The agency head (or designee) responsible for carrying out the provisions of this subpart shall mail or hand-deliver an initial demand for payment to the debtor. In the initial demand, the debtor shall be notified that interest on the debt will start to accrue from the date on which the notice is mailed or hand-delivered, but that payment of interest will be waived if the debt is paid by the due date, or within 30 days of the date of notice, if no due date is specified. The initial demand shall also state that administrative costs of recovering the delinquent debt will be assessed if payment is not received by the due date.

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§20.55   Second and subsequent notifications.

(a) In accordance with guidelines established by the Chief Financial Officer, the responsible agency head (or designee) shall send progressively stronger second and subsequent demands for payment, if payment or other appropriate response is not received within the time specified by the initial demand. Unless a response to the first or second demand indicates that a further demand would be futile or the debtor's response does not require rebuttal, the second and subsequent demands shall generally be made at 30 day intervals from the first, and shall state that a 6 percent per annum penalty will be assessed after the debt has been delinquent 90 days, accruing from the date it became delinquent. The second and subsequent demands shall also identify the amount of interest then accrued on the debt, as well as administrative costs thus far assessed. In determining the timing of the demand letters, agencies should give due regard to the need to act promptly so that, as a general rule, if necessary to refer the debt to the Department of Justice for litigation, such referral can be made within one year of the final determination of the fact and the amount of the debt. When the agency head (or designee) deems it appropriate to protect the government's interests (for example, to prevent the statute of limitations 28 U.S.C. 2415, from expiring), written demand may be preceded by other appropriate actions, including immediate referral for litigation.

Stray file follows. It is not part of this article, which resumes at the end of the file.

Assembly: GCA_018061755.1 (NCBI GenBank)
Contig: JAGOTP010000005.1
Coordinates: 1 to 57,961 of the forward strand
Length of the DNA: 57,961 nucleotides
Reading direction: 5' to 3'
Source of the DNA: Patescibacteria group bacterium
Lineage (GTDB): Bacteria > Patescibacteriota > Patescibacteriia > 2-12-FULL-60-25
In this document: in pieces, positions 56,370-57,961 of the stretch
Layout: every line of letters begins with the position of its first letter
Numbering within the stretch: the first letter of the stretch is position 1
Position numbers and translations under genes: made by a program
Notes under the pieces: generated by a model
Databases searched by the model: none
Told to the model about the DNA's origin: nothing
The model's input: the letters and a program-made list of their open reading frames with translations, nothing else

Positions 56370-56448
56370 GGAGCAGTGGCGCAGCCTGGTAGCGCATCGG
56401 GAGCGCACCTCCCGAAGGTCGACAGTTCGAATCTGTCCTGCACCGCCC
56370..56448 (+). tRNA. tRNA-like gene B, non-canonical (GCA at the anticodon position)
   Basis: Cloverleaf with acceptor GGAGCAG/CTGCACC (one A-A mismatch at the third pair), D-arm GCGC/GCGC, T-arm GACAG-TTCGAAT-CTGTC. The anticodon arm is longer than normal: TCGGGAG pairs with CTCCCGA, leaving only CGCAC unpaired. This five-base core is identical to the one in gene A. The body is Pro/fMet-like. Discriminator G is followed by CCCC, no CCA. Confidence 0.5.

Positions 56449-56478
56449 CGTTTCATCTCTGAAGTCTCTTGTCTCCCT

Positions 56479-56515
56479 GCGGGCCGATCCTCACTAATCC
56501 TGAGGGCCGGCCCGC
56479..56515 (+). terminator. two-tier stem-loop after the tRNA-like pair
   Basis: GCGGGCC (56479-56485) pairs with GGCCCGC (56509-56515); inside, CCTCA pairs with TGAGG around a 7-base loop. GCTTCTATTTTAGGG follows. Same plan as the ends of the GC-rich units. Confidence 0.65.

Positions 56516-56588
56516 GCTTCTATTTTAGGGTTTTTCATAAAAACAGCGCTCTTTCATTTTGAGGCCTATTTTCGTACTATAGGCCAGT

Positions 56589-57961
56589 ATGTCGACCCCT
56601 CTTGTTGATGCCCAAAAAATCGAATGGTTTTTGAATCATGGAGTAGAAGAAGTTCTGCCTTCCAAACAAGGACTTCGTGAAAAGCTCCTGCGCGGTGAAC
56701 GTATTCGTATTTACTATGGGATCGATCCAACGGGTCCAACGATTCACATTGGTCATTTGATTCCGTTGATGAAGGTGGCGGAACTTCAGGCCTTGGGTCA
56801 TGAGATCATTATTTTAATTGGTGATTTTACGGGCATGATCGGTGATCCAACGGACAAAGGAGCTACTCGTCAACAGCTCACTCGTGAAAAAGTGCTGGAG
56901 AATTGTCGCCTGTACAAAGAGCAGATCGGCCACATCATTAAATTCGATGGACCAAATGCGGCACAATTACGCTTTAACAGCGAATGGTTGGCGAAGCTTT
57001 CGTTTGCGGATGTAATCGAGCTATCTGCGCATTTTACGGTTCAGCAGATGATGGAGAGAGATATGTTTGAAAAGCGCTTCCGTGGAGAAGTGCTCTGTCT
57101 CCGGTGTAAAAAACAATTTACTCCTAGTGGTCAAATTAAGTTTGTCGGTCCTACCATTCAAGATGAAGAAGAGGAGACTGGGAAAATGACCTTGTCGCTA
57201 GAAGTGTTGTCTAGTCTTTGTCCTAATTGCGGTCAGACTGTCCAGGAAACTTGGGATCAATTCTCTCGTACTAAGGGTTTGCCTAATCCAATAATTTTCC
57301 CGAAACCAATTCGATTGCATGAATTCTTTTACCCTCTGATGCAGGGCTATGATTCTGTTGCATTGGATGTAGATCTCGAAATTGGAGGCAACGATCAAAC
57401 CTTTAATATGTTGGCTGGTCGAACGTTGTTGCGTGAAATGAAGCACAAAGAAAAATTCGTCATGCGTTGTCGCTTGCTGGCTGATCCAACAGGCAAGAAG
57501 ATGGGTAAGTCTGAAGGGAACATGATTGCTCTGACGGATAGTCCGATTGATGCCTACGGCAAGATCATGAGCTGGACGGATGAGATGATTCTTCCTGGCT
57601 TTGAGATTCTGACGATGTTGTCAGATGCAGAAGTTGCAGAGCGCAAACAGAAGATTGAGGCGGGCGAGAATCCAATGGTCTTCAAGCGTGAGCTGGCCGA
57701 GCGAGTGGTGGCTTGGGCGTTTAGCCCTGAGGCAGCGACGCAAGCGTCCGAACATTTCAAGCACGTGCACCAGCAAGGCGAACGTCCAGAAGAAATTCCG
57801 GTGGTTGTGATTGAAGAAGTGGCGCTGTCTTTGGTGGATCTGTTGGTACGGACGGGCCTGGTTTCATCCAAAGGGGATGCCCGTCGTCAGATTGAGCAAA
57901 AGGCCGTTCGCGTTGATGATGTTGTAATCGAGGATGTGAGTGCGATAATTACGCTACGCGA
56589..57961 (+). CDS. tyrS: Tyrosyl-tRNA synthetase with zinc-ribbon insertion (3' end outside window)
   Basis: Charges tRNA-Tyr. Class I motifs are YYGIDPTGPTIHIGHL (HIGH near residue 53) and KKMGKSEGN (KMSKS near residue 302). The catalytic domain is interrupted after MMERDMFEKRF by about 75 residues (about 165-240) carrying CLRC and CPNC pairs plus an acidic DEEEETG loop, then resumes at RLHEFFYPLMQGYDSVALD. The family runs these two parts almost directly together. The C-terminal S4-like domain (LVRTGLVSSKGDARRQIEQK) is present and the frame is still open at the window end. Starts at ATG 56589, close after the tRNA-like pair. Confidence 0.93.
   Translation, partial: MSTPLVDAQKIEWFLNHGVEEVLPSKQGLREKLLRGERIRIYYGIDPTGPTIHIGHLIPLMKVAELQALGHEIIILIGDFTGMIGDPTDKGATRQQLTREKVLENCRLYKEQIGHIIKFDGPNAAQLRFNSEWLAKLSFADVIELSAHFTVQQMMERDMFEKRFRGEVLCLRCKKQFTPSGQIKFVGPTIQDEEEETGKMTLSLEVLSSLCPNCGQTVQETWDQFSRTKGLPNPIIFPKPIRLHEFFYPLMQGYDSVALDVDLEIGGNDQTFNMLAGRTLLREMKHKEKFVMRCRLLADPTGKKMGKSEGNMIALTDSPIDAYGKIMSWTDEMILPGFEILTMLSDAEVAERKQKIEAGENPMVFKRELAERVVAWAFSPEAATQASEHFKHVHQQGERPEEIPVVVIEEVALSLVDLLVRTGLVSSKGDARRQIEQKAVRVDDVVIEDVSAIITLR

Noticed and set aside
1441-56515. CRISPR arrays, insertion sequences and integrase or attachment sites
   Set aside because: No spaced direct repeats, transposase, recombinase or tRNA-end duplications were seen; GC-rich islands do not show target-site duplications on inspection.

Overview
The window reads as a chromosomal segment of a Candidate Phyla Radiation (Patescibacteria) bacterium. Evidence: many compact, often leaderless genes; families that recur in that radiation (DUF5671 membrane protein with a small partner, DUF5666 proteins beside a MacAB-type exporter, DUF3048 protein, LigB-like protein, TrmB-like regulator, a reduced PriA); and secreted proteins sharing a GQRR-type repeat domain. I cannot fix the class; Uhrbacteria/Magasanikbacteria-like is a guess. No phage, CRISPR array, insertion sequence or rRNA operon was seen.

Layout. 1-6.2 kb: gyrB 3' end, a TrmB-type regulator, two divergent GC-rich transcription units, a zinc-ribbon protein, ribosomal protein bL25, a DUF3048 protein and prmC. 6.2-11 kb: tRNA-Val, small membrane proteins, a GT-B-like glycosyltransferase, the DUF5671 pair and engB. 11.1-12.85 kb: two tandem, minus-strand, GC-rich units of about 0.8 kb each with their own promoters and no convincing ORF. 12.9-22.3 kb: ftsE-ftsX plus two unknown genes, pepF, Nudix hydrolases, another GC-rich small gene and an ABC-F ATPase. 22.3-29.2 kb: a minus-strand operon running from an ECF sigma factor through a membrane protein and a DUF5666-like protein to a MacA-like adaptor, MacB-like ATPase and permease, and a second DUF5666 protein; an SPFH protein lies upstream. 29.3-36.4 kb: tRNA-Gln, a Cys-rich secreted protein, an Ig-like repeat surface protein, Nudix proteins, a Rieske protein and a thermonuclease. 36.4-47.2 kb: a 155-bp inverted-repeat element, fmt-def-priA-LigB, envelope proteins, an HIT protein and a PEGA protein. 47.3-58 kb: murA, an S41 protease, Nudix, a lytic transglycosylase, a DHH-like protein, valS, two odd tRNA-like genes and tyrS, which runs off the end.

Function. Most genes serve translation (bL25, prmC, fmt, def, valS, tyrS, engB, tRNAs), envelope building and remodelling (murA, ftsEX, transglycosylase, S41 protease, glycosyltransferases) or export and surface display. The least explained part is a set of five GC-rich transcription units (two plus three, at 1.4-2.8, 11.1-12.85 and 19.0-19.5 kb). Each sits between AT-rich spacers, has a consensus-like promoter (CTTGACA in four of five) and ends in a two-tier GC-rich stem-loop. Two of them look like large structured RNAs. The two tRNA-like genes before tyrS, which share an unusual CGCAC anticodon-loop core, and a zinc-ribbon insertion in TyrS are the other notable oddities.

(b) Agencies shall also include in their demand letters the notice provisions to debtors required by other regulations of the Labor Department, pertaining to waiver of the indebtedness, administrative offset, salary offset and disclosure of information to credit reporting agencies, to the extent that such inclusion is appropriate and practicable.

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§20.56   Delivery of notices.

The responsible agency head (or designee) shall exercise due care to ensure that demand letters are dated and mailed or hand-delivered on the same day that they are actually dated. If evidence suggests that the debtor is no longer located at the address of record, reasonable action shall be taken to obtain a current address.

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§20.57   Accrual of interest.

Interest shall accrue from the date on which notice of the debt and the interest requirements is first mailed or hand-delivered to the debtor, using the most current address that is available to the agency.

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§20.58   Rate of interest.

(a) The rate of interest assessed shall be the rate of the current value of funds to the United States Treasury as published in the Federal Register (as of the date the notice is sent), unless another rate is specified by statute, regulations or preexisting contract condition. The Office of the Chief Financial Officer will notify agencies promptly of the current Treasury rate. The responsible agency may assess a higher rate of interest if it reasonably determines that a higher rate is necessary to protect the interests of the United States, and such rate is agreed to by the Chief Financial Officer (or his designee). The rate of interest prescribed in section 6621 of the Internal Revenue Code shall be sought for backwages recovered in litigation by the Department.

(b) The rate of interest as initially assessed shall remain fixed for the duration of the indebtedness, except that where a debtor has defaulted on a repayment agreement and seeks to enter into a new agreement, the agency may set a new interest rate which reflects the current value of funds to the Treasury at the time the new agreement is executed.